• Inflation remains stable in 2.6 percent in May

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    The Philippine’s annual headline inflation rate remained stable at 2.6 percent in May as most commodity groups recorded slower growth of prices, data from the National Statistics Office (NSO) showed on Wednesday.

    The May headline inflation is of the same rate as April 2013 but lower compared to the 2.9-percent rate a year ago. It was also within the 2.2-percent to 3.1-percent projection of the Bangko Sentral ng Pilipinas (BSP) for the month, and lower than its 3-percent to 5-percent full-year target.

    “This still leads us to an average inflation rate of 3 percent for the first five months of 2013, exactly at the low-end of the Development Budget Coordination Committee’s inflation target of 3 percent to 5 percent for 2013,” Socioeconomic Planning Secretary Arsenio Balisacan said in a statement.

    Balisacan, who is also the National Economic and Development Authority director general, said that the stable general inflation rate in May 2013 relative to the previous month was a result of the slower price increases of major commodity groups counterbalancing the higher growth in prices of selected food items, and lower cutbacks in domestic petroleum prices.

    NSO data showed that the heavily weighted food and nonalcoholic beverages index in the Philippines advanced 2.4 percent in May; and housing, water, electricity, gas and other fuels index went up to 1.5 percent.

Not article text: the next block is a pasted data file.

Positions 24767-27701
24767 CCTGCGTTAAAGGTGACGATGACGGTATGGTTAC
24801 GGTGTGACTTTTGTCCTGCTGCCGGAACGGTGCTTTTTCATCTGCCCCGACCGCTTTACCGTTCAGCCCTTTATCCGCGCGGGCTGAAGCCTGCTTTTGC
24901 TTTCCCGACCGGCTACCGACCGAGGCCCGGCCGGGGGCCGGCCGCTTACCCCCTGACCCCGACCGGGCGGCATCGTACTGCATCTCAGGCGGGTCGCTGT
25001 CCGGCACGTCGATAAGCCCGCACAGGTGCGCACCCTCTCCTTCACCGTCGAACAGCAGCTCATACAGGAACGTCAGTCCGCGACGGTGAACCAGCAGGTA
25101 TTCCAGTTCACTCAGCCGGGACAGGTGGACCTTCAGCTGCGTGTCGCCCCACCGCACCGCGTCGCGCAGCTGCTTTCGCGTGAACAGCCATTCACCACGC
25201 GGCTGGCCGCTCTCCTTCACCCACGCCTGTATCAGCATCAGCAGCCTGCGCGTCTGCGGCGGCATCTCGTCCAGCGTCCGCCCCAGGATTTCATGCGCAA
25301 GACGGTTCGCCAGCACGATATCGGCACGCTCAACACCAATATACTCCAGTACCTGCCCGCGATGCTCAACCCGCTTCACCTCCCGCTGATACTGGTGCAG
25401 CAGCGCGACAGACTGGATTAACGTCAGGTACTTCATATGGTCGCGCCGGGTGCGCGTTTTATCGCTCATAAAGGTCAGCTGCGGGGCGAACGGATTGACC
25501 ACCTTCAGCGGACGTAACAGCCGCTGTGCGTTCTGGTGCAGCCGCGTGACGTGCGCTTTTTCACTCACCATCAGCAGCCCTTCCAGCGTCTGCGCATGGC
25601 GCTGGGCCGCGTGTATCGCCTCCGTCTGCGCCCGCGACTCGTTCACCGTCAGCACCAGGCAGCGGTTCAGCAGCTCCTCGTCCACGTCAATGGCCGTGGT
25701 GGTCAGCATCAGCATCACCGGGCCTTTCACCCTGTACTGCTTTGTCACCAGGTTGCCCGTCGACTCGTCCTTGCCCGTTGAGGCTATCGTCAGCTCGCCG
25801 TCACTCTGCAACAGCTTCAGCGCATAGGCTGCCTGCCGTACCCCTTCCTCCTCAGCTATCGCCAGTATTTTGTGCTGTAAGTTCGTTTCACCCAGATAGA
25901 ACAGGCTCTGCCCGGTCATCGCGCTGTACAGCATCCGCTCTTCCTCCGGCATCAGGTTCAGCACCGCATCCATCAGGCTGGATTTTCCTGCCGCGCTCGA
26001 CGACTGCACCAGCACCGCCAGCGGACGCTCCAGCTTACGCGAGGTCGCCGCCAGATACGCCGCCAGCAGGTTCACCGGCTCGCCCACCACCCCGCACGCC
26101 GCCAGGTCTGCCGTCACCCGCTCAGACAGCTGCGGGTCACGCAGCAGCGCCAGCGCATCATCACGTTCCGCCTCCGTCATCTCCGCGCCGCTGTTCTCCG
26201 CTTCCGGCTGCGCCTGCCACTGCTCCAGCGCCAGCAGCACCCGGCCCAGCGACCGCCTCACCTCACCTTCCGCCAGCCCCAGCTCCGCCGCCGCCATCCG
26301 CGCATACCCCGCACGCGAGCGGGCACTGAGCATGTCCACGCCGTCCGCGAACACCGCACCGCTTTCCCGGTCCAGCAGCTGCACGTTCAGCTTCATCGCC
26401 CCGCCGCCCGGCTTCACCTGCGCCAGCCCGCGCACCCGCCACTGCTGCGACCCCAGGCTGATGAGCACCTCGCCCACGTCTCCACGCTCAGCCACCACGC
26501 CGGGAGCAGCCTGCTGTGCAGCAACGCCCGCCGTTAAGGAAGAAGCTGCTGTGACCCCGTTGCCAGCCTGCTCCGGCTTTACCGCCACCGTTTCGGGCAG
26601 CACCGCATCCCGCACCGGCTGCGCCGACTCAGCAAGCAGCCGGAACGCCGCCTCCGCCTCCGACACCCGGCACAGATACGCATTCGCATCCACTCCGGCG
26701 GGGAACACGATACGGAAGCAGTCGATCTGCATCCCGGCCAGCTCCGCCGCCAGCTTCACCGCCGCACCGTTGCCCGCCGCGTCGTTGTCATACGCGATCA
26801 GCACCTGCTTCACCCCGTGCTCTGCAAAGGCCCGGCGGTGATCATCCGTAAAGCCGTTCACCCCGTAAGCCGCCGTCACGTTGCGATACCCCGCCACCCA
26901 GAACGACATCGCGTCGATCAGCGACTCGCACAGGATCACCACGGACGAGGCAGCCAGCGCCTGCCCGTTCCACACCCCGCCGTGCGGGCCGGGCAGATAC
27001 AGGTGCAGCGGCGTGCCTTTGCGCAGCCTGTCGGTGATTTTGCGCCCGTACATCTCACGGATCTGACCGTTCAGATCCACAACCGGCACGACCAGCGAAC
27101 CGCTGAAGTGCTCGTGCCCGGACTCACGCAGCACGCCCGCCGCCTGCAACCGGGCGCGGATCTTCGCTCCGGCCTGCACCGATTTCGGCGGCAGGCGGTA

The index for education retained last month’s rate of 4.4 percent, while the rest of the commodity groups recorded slower annual increments with the transport index still posting a negative annual rate of 0.5 percent.

    “The inflation rate of alcoholic beverages and tobacco remained elevated at 31.1 percent owing to the lingering effects of higher sin taxes that took effect early in the year. However, this rate was marginally lower than the previous month’s 31.4 percent,” Balisacan explained.

    Meanwhile, the NSO data added that price increments on consumer items in the Philippines slowed down to 0.1 percent in May from 0.2 percent in April.

    “While price gains were noted in the heavily weighted food items such as rice, corn, meat, vegetables and selected condiments and seasonings in NCR [National Capital Region or Metro Manila] and in many regions, these were tempered by the slower and negative rates recorded in the prices of items in the other commodity groups,” it stated.

    The NSO data further showed that the annual inflation in Metro Manila went up to 1.8 percent in May from 1.7 percent in April as higher annual increases were observed in the indices of food and nonalcoholic beverages and housing, water, electricity, gas and other fuels.

    Similarly, annual inflation in areas outside Metro Manila rose 2.9 percent in May from 2.8 percent in April as annual growths in food and nonalcoholic beverages and housing, water, electricity, gas and other fuels indices moved upward during the month, the data added.

    Ready to act
    For his part, BSP Governor Amando Tetangco Jr. said in a text message that the central bank remained mindful of local and global developments.

    These developments, he said, includes pending petitions for power rate adjustments and shifts in capital flows and market sentiment that could impact financial and real asset prices going forward.

    “BSP has policy space to address inflation pressures from these impulses, and is ready to make policy adjustments as needed,” he added.

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